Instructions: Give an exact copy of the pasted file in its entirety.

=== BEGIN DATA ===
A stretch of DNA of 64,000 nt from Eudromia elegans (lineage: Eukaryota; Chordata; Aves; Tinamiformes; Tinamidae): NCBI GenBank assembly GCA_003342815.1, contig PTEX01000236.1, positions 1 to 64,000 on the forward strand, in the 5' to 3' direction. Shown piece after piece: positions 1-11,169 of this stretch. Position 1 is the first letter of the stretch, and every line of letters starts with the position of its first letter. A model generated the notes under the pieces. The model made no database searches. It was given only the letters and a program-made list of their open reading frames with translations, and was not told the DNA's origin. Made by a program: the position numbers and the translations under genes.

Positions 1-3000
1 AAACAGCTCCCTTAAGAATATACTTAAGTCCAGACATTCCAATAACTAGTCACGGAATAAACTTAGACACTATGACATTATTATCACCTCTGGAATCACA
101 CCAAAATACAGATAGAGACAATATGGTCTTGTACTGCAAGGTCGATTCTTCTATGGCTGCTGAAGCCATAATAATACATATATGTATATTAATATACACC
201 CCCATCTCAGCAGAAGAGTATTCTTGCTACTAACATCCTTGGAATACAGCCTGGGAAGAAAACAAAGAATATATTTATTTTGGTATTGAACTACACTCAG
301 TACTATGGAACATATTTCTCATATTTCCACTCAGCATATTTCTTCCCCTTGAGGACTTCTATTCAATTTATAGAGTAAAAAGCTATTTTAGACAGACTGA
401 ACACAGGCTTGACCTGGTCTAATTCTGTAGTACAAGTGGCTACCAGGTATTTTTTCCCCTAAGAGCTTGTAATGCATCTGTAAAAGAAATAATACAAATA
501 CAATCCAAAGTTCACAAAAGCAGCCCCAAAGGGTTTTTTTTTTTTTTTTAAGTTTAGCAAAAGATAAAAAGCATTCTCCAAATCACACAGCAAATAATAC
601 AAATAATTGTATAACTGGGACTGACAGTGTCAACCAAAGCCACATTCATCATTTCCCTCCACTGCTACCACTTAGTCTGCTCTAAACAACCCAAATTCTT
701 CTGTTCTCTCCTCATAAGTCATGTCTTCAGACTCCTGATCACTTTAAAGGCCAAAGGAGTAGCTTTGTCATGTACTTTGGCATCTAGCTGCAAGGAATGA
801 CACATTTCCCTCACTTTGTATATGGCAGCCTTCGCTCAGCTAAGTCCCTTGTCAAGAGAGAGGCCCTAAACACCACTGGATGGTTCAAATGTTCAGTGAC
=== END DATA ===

A stretch of DNA of 64,000 nt from Eudromia elegans (lineage: Eukaryota; Chordata; Aves; Tinamiformes; Tinamidae): NCBI GenBank assembly GCA_003342815.1, contig PTEX01000236.1, positions 1 to 64,000 on the forward strand, in the 5' to 3' direction. Shown piece after piece: positions 1-11,169 of this stretch. Position 1 is the first letter of the stretch, and every line of letters starts with the position of its first letter. A model generated the notes under the pieces. The model made no database searches. It was given only the letters and a program-made list of their open reading frames with translations, and was not told the DNA's origin. Made by a program: the position numbers and the translations under genes.

Positions 1-3000
1 AAACAGCTCCCTTAAGAATATACTTAAGTCCAGACATTCCAATAACTAGTCACGGAATAAACTTAGACACTATGACATTATTATCACCTCTGGAATCACA
101 CCAAAATACAGATAGAGACAATATGGTCTTGTACTGCAAGGTCGATTCTTCTATGGCTGCTGAAGCCATAATAATACATATATGTATATTAATATACACC
201 CCCATCTCAGCAGAAGAGTATTCTTGCTACTAACATCCTTGGAATACAGCCTGGGAAGAAAACAAAGAATATATTTATTTTGGTATTGAACTACACTCAG
301 TACTATGGAACATATTTCTCATATTTCCACTCAGCATATTTCTTCCCCTTGAGGACTTCTATTCAATTTATAGAGTAAAAAGCTATTTTAGACAGACTGA
401 ACACAGGCTTGACCTGGTCTAATTCTGTAGTACAAGTGGCTACCAGGTATTTTTTCCCCTAAGAGCTTGTAATGCATCTGTAAAAGAAATAATACAAATA
501 CAATCCAAAGTTCACAAAAGCAGCCCCAAAGGGTTTTTTTTTTTTTTTTAAGTTTAGCAAAAGATAAAAAGCATTCTCCAAATCACACAGCAAATAATAC
601 AAATAATTGTATAACTGGGACTGACAGTGTCAACCAAAGCCACATTCATCATTTCCCTCCACTGCTACCACTTAGTCTGCTCTAAACAACCCAAATTCTT
701 CTGTTCTCTCCTCATAAGTCATGTCTTCAGACTCCTGATCACTTTAAAGGCCAAAGGAGTAGCTTTGTCATGTACTTTGGCATCTAGCTGCAAGGAATGA
801 CACATTTCCCTCACTTTGTATATGGCAGCCTTCGCTCAGCTAAGTCCCTTGTCAAGAGAGAGGCCCTAAACACCACTGGATGGTTCAAATGTTCAGTGAC